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Old 08-29-2010, 08:32 PM   #1
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San Francisco Style Sourdough French Bread

San Francisco Style Sourdough French Bread
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Recipe By: Unknown

Ingredients:

1 1/2 cups water, warm
1 tablespoon yeast
1 cup sourdough starter, fed
5 cups all purpose flour
2 teaspoons sugar
2 teaspoons salt
1 teaspoon baking soda

Directions:

In a large mixing bowl dissolve yeast in warm water and sugar. Let yeast bloom.

Add starter, flour, sugar and salt, and oil. Knead with dough hook in stand mixer until smooth about 10 minutes. Transfer to a large lightly greased bowl and turn over once to coat. Cover with a cloth, set in warm place and let rise 1-1/2 to 2 hours or until doubled in size.

Punch down and turn out onto a floured surface and knead for a few minutes. Add flour as needed to control stickiness.

Shape into 2 oblong rustic loaves or 1 large round loaf, place on lightly greased cookie sheet. Alternatively, divide in half and place in lightly greased loaf pans. Cover with a cloth, set in warm place free from drafts and let rise 1 to 2 hours or until nearly doubled in size.

Before baking, brush outside with water and make diagonal slashes across the top with a sharp knife.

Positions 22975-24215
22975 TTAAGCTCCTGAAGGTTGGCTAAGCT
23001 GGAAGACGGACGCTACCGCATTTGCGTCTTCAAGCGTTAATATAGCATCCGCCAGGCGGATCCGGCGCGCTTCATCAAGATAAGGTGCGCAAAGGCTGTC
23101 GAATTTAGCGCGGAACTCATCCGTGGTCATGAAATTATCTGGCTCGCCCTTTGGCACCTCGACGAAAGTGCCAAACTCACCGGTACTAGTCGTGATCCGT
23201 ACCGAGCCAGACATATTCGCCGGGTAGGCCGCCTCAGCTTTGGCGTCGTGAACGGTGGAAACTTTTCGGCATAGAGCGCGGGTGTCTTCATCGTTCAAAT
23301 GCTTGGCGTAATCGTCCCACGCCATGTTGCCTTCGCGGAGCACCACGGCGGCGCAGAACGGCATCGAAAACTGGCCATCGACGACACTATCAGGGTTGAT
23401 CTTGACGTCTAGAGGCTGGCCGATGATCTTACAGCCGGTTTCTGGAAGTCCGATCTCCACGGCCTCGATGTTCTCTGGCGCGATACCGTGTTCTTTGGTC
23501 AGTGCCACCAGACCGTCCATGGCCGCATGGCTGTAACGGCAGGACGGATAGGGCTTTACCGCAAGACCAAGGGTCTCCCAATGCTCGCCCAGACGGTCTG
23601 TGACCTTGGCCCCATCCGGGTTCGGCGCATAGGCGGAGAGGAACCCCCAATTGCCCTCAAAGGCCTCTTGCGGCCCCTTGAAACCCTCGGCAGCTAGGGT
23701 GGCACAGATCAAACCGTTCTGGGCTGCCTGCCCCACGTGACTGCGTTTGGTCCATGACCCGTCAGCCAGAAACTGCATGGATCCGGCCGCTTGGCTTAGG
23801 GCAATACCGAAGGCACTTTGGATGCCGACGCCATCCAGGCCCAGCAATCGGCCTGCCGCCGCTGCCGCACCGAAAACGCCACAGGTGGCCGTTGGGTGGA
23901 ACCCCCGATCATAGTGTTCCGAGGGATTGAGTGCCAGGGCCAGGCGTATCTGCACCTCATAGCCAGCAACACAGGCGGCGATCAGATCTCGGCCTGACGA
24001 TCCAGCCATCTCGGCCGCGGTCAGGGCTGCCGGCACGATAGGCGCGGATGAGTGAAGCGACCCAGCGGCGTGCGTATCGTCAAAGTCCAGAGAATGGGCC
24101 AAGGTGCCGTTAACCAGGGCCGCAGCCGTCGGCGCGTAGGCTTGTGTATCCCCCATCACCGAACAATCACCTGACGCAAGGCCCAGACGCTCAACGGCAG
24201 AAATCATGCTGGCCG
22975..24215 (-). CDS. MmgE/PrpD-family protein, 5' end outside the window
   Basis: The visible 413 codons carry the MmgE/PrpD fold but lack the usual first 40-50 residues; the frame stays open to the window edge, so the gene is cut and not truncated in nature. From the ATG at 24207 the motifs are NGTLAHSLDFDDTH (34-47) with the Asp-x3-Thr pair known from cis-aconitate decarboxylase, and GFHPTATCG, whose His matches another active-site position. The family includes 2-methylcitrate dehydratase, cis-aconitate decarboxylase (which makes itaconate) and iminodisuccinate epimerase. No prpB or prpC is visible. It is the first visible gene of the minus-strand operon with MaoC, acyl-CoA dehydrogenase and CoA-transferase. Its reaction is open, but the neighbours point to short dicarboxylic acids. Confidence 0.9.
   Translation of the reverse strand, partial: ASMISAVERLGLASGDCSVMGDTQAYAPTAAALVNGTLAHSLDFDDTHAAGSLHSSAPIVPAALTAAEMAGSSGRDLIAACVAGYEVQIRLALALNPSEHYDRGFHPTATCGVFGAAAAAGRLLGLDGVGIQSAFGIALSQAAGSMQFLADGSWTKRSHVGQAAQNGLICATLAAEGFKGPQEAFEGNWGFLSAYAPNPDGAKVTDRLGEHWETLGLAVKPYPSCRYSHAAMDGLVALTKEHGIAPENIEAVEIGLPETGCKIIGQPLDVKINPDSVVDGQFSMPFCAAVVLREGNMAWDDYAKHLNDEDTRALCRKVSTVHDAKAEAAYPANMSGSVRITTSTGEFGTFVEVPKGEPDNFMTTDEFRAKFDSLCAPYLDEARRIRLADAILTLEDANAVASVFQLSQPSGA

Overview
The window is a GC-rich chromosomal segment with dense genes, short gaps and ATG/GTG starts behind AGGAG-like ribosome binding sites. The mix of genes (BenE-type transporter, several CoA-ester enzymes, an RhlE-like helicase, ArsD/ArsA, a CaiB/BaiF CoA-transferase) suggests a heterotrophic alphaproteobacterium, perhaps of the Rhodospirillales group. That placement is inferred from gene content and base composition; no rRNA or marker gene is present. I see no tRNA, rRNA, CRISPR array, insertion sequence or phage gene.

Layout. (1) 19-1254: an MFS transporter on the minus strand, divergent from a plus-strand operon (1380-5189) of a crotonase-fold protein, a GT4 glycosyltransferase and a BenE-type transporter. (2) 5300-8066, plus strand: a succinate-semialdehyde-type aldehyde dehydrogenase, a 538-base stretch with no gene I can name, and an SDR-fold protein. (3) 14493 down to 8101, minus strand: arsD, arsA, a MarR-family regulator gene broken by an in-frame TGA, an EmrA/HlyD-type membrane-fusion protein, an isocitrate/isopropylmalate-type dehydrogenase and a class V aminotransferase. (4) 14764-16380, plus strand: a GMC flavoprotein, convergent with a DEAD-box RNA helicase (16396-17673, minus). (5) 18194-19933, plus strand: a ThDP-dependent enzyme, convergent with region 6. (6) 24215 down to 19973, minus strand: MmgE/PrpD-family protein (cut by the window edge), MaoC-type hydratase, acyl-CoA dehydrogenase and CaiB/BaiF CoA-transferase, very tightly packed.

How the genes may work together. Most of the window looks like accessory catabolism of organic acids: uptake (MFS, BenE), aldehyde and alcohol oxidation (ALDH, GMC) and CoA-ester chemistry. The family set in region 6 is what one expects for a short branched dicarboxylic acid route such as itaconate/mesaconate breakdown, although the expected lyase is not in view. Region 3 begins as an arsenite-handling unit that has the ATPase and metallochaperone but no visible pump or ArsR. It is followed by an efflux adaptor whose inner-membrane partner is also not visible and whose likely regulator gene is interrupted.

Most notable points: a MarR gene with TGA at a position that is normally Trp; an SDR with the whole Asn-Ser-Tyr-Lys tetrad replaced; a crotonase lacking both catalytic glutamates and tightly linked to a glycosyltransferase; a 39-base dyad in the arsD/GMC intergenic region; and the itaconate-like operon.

Optional: Put a shallow pan of hot water in the bottom of the oven.

Bake at 400 F for 35 to 40 minutes or until the crust is dark golden brown.
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Old 08-29-2010, 09:34 PM   #2
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Your recipe is not San Francisco Style Sour Dough Bread. Your recipe is for regular sour dough bread, because in order for it to be San Francisco style, the starter MUST be generated from the yeast culture Lactobacillus sanfranciscensis. Now, this can be purchased online although it is a little pricey - about $14.00

It's this specific strain of yeast that makes San Francisco sour dough bread unique. Without this specific strain, it's just ordinary sour dough. There's no such thing as San Francisco-style, when the "style" is the kind of yeast that gives it that unique flavor.Here is a link to another recipe for this bread:

How to Make San Francisco Sourdough Bread Page-1

.40, have you ever tried baking biscuits in a Dutch Oven? It can be a real rewarding.
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Old 08-29-2010, 09:42 PM   #3
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Lactobacillus sanfranciscensis in not a yeast, it is a bacteria.
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Old 08-29-2010, 09:45 PM   #4
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Quote:
Originally Posted by FrankZ View Post
Lactobacillus sanfranciscensis in not a yeast, it is a bacteria.
I stand corrected... it's the specfic yeast (Candida humilis) AND bacteria (Lactobacillus sanfranciscensis) working together that make it a special flavor.
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